In Czech Republic, Japan Tobacco International is a long-term partner of the Život 90 organization, which operates a community center for seniors and their loved ones in the center of Prague. In cooperation with Život 90, the organization supports a crisis helpline called Senior Telephone. It offers free unlimited help to seniors in crisis situations, when they feel alone, or are subject to domestic violence. [61]

Japan Tobacco International also contribute to another organization called Bílý kruh bezpečí (White Circle of Safety), which provides legal and psychological assistance to victims and witnesses of crimes. The organization consists of 12 branches in 9 regions. [61]

In 2011, anti-smoking campaigners accused Japan Tobacco International of marketing products to teenage girls at World Cup volleyball. Japan Tobacco's logo appeared on the national team uniforms, court-side digital billboards, TV ads and “gift” packages handed out to schoolgirls, mothers and children entering Yoyogi National Stadium and arenas across Japan during the World Cup. Japan Tobacco also sponsored a national team starring the country’s top player, Yoshie Takeshita. [62]

Research and Development[edit]

Portal Chemical & Engineering News reported that representatives from British American Tobacco, Japan Tobacco International, Philip Morris International, and Reynolds American attended the annual meeting of the American Society for Cellular & Computational Toxicology focused on non-animal toxicology testing. The website cited the ultimate goal to:

  "to convince officials at the U.S. Food & Drug Administration’s Center for Tobacco Products (CTP) that in vitro methods for predicting respiratory toxicology in humans are ready for prime time." [63]

Corporate Social Responsibility[edit]

The International Labour Organization has an existing public-private partnership with Japan Tobacco International to end child labour and promote fundamental principles and rights at work and occupational safety and health in Brazil, Malawi, United Republic of Tanzania and Zambia, and throughout its supply chain. The JTI is a member of the Eliminating Child Labour in Tobacco Growing Foundation (ECLT). To date, the amount of funding received from the JTI is over USD 10 million. The ECLT Board members include: International Tobacco Growers Association; Alliance One International; Altria Client Services; British American Tobacco; Contrax-Nicotex Tobacco; Hail & Cotton; Imperial Tobacco Group; Japan Tobacco International; Philip Morris International; Premium Tobacco; Scandinavian Tobacco Group; Sunel Ticaret Turk; Swedish Match; and Universal Leaf Tobacco. [64] The partnership has been ongoing since 2002 and seeks to eliminate child labour and promote workers’ rights in tobacco-growing communities in Brazil, Malawi, Tanzania, Uganda and Zambia. [65] In November 2018, over 100 health, development, labor, and corporate accountability organizations around the world called on the International Labour Organization to cut ties with the tobacco industry. [66] According to a news article by France 24, the organization will not renew funding from tobacco companies for expiring charitable programmes, but refrained from saying it would cut ties to the tobacco industry altogether. [67] In August 2018, Eddy Pirrad, President and CEO of Japan Tobacco International published a LinkedIn blog post on the company's ethical code of conduct, claiming that Japan Tobacco International operates "with the highest ethical standards". [68]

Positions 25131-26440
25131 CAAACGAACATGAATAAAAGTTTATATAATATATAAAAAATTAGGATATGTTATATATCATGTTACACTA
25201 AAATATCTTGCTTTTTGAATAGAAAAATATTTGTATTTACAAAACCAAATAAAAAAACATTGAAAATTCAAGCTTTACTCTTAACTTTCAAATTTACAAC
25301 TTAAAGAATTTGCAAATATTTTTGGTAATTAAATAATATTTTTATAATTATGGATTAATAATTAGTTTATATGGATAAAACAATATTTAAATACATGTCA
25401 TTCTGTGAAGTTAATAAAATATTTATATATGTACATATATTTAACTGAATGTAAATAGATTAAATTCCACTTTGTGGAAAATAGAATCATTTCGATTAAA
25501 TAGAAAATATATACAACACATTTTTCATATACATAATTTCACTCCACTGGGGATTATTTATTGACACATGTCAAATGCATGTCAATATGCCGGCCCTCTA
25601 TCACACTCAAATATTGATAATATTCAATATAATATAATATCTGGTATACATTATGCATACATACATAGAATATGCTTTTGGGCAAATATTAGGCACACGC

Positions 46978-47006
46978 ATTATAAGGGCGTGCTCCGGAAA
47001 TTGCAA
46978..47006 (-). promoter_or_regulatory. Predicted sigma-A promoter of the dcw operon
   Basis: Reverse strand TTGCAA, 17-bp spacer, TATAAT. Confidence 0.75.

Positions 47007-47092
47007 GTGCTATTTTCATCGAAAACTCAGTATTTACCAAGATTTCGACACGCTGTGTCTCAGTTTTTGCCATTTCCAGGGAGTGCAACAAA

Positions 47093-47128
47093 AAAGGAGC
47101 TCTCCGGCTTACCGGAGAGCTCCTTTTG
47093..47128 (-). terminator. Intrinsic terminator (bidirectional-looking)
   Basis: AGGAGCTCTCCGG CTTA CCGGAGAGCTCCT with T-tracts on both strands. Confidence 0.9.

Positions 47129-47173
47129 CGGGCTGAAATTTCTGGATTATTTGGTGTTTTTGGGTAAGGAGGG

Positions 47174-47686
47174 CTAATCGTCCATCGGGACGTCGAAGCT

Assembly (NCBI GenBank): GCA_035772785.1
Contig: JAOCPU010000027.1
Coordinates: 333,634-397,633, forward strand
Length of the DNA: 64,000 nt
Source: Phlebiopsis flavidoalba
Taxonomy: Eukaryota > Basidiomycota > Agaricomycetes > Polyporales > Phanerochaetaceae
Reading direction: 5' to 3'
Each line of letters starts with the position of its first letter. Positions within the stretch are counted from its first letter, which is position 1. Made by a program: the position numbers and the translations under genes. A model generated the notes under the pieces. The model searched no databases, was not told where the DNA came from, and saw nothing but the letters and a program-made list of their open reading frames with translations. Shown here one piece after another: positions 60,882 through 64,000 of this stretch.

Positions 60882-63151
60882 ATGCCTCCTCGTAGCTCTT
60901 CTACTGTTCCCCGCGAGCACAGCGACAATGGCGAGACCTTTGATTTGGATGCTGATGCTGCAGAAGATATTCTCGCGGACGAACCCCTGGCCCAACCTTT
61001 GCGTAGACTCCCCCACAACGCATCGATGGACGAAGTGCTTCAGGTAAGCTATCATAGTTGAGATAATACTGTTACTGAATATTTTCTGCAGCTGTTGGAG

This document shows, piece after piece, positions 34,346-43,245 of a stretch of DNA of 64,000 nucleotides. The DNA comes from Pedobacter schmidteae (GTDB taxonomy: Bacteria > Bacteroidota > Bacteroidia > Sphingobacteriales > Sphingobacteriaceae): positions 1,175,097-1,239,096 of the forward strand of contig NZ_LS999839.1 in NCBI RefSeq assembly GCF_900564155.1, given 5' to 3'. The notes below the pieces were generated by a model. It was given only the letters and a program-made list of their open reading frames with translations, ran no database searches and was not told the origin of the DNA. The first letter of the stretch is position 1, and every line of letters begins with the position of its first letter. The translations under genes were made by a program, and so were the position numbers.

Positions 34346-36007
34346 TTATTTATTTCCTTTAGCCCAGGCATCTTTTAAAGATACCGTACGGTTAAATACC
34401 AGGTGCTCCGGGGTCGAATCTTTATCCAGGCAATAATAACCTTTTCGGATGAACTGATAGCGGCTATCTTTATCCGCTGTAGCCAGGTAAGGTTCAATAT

Japan Tobacco International estimates the share of the illegal cigarette market in Russia at 9 percent. The data was announced by the company's Vice President on taxation and fight illegal trade protection Brendan Lemul during the World Summit on Illegal Trade. [69]

Marketing to Kids[edit]

Campaign for Tobacco-Free Kids investigation into over 100 social media campaigns by Philip Morris International, British American Tobacco, Japan Tobacco International and Imperial Brands revealed tobacco companies pay social media influencers on platforms like Instagram, Facebook and Twitter to advertise their products. [70] The investigation also exposed how tobacco companies market cigarettes on social media in the U.S. and globally revealed all four major tobacco companies are violating their own internal marketing standards. These standards state that Japan Tobacco International requires age verification in online ads. [71]

Response from Japan Tobacco International:

  "JTI aims to switch existing adult smokers to our brands from those of our competitors responsibly. We operate in a legal and responsible way within each country’s regulations and our own global marketing principles require age verification on every occasion where JTI has contact with smokers to promote our products, including our adult-only events. The same age-verification principles apply to any event where we are feature our vapor products. In the US, we do not have a dedicated social media presence for our Logic vapor products, but if adult smokers or vapors choose to share their social activity, it is completely their choice." [72]